Following from Smithson’s quote that begins this essay, and Benning’s modest definition of an artist as “someone who pays attention and reports back” that seems to follow in kind, casting a glance is a collection of 80 close observations of Spiral Jetty and the way nature perpetually interacts with the earthwork, absorbs it, and accepts it as part of the ecology over time.

Over the course of 16 trips to Rozel Point, Benning’s static camera, framing the point-of-view of a person at the site–opposed to Smithson’s dramatic use of the helicopter as an “eye” liberated from the body–captures truly extraordinary moments: wisps of foam pushed across the lake’s surface by gusts of wind; salt crystals growing on tumbleweeds (recalling Smithson’s own microscopic images of spiraling salt crystals); a dead bird; the near stillness of the dense salt water. Watching casting a glance is as close to experiencing the site of Spiral Jetty as a film could possibly offer–much more so than Smithson’s film, that, I would argue, is more interested in the “site” of film than replicating an experience of being there. Benning, on the other hand, is “report[ing] back.”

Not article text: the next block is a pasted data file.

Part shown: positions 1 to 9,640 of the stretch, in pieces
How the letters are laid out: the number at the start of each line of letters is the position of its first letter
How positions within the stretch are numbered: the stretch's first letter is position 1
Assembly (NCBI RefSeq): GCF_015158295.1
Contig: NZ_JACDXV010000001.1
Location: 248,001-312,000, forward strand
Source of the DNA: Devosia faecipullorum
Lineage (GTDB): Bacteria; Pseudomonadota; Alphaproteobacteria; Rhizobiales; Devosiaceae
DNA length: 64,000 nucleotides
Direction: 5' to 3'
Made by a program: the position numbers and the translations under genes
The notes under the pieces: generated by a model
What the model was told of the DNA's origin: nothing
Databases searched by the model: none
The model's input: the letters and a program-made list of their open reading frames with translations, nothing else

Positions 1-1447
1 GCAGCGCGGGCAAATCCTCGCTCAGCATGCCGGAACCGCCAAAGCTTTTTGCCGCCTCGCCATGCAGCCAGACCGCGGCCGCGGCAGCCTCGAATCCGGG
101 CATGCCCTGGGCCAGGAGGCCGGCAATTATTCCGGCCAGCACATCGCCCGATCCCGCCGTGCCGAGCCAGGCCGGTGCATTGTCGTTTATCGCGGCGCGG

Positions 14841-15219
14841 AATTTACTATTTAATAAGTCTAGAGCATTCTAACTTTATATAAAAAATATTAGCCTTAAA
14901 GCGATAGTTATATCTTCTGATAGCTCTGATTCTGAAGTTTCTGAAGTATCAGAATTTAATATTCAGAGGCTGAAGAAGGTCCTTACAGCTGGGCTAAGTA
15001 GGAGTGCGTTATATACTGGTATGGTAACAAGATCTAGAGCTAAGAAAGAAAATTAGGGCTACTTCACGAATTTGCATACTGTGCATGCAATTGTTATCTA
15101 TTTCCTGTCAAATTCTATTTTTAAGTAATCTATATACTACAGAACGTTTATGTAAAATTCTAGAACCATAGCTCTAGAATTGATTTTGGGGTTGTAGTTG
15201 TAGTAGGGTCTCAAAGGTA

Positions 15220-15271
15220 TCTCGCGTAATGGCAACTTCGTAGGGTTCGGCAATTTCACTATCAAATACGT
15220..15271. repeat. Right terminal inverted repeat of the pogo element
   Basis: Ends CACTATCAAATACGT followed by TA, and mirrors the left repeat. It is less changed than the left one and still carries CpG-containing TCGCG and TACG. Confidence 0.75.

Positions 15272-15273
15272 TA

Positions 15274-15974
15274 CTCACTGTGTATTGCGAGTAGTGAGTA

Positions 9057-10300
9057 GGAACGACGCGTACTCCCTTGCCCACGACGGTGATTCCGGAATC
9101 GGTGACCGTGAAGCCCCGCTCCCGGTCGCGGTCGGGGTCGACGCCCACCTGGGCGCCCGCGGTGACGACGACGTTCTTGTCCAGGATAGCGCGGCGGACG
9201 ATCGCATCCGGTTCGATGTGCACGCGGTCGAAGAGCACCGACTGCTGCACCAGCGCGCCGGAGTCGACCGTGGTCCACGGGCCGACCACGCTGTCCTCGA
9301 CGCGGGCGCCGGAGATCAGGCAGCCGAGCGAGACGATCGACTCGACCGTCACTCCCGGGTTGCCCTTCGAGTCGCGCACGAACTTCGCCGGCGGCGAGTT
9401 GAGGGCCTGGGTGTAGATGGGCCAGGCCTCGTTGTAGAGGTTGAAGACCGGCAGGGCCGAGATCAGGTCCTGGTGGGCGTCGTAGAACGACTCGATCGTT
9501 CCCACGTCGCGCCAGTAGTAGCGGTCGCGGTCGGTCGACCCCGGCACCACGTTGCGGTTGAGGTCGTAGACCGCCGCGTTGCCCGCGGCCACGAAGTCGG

It should be noted, however, that this reportage is carefully constructed by the filmmaker. Benning made many choices in the editing room, from relegating footage to the trim bin to augmenting the film’s crucial soundtrack in post-production. In a similar manner, Smithson and Robert Fiore constructed the sound of Spiral Jetty–from the artist’s laconic voiceover to the rumble of bulldozers, breath through a respirator, and the trippy effect of a metronome played through a echo filter–almost entirely in the editing room.10 Although Benning captured remarkable “wild” sound at the site–from lapping water hitting the earthwork to the chilling, animalistic sounds of a Jetty “visitor” high on crystal meth–he worked carefully with his recorded sound and digital editing tools to build a complex auditory site beyond the edge of the camera’s frame. Nowhere is this heightened verisimilitude more evident than when “Love Hurts,” by Emmylou Harris and Gram Parsons, plays from the stereo of an unseen vehicle.